The profitability of Victoria International Airport dropped by almost $17 million in 2020 because of COVID-19. (Black Press Media File)

The profitability of Victoria International Airport dropped by almost $17 million in 2020 because of COVID-19. (Black Press Media File)

Victoria International Airport revenues in a tailspin

While airport made $9.2 million in profits 2019, COVID-19 brought estimated losses of $7.5 million

Victoria International Airport is lobbying Ottawa for financial relief after seeing its profitability fall by almost $17 million.

Figures from the Victoria Airport Authority (VAA) board of directors submitted to Sidney council show that the airport is forecasting a loss of $7.5 million in 2020, a downward swing of $16.7 million compared to 2019, when figures show a profit of $9.2 million.

“In the wake of the COVID-19 global pandemic, 2020 was an unusual and extremely challenging year for Victoria International Airport (YYJ),” reads the report. “The impacts of the coronavirus severely affected YYJ’s passenger traffic, aircraft activity, revenues and overall financial performance.”

Looking at the big picture, the airport authority forecasts a drop of 69.3 per cent in total passenger traffic, a major hit to any airport, but especially YYJ where passenger and aircraft activity account for 90 per cent of total revenue.

“With passenger volumes down as much as 98 per cent and the number of daily flights decreasing from (100) to as low as eight flights, the impact to revenue was severe,” it reads. The report says the financial blow would have been worse if not for two ‘normal’ months at the beginning of the year and the Canadian Emergency Wage Subsidy (CEWS) from Ottawa, which the airport treated as revenue.

The report then goes on to say that the airport could not simply reduce operating expenses when faced with revenue decreases of that “magnitude and immediacy.”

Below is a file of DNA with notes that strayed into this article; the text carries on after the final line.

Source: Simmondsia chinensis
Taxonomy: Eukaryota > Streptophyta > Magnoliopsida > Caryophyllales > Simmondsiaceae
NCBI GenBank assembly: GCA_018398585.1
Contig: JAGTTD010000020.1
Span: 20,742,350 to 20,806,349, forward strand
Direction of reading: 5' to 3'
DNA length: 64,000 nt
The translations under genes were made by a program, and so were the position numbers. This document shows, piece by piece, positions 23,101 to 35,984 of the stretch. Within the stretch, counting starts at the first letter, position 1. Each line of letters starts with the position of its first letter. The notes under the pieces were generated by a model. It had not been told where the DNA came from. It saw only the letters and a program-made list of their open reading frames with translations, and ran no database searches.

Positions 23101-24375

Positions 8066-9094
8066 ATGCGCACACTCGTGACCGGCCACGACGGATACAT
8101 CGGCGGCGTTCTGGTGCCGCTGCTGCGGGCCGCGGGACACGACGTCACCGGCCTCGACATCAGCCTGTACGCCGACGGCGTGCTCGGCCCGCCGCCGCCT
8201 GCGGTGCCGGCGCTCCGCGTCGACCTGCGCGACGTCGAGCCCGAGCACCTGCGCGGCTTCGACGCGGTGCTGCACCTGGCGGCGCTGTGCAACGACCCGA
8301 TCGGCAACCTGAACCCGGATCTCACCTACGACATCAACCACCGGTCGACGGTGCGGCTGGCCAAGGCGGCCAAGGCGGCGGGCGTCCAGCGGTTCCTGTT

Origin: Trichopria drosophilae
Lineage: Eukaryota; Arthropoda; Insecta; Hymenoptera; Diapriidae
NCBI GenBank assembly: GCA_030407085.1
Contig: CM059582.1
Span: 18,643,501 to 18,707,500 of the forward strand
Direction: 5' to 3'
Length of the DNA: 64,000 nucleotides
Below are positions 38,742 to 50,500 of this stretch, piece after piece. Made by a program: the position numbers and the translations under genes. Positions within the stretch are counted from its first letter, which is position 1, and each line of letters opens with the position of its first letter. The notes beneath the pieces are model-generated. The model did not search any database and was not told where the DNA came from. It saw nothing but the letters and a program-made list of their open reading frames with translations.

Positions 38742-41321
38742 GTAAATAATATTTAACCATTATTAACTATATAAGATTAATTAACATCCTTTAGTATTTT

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While the airport immediately implemented a series of cost-cutting measures to preserve “financial liquidity” with operating expenses dropping by a total of 25 per cent, the effects of lower revenues thanks to lower landing fees, terminal fees and airport improvement fees resulted in $7.5 million in losses at the end of 2020.

The report contends Ottawa’s decision to waive YYJ’s rent payments “amounted to close to zero” since the airport’s rent payment to Transport Canada reflect a percentage of revenue. “While appreciated, it did little to preserve liquidity,” it reads.

The report recognizes Ottawa’s plan to eliminate rent for airports of YYJ’s size for one year but questions its effect. “While appreciated, the value of this rent relief is approximately $350,000, which by itself is a large number but not in comparison to YYJ’s $21 million revenue decline experienced in 2020.”

Accordingly, the report lists several recommendations now part of discussions between Ottawa and the aviation industry.

“YYJ would like to see its rent requirements either waived in perpetuity or at least until passenger traffic is restored to 2019 levels,” reads a specific demand from the airport.

The airport also calls on Ottawa to show leadership to “avoid a patchwork of travel restrictions and health safety measures developed independently across provinces, which creates confusion and undermines consumer confidence.”

The airport predicts that passenger numbers in 2021 will be down 60 per cent, which would further damage the local economy, based on figures found in the report.

“YYJ is a vital economic engine for the Greater Victoria region generating over $880 million in economic activity pre-pandemic,” it reads. “It is estimated that at least half of that economic activity has been eliminated during the pandemic which makes it critical that safe air travel restarts quickly, that the overall industry recovers, and that YYJ is in a position to continue to drive growth for southern Vancouver Island.”


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wolfgang.depner@peninsulanewsreview.com

Victoria International Airport

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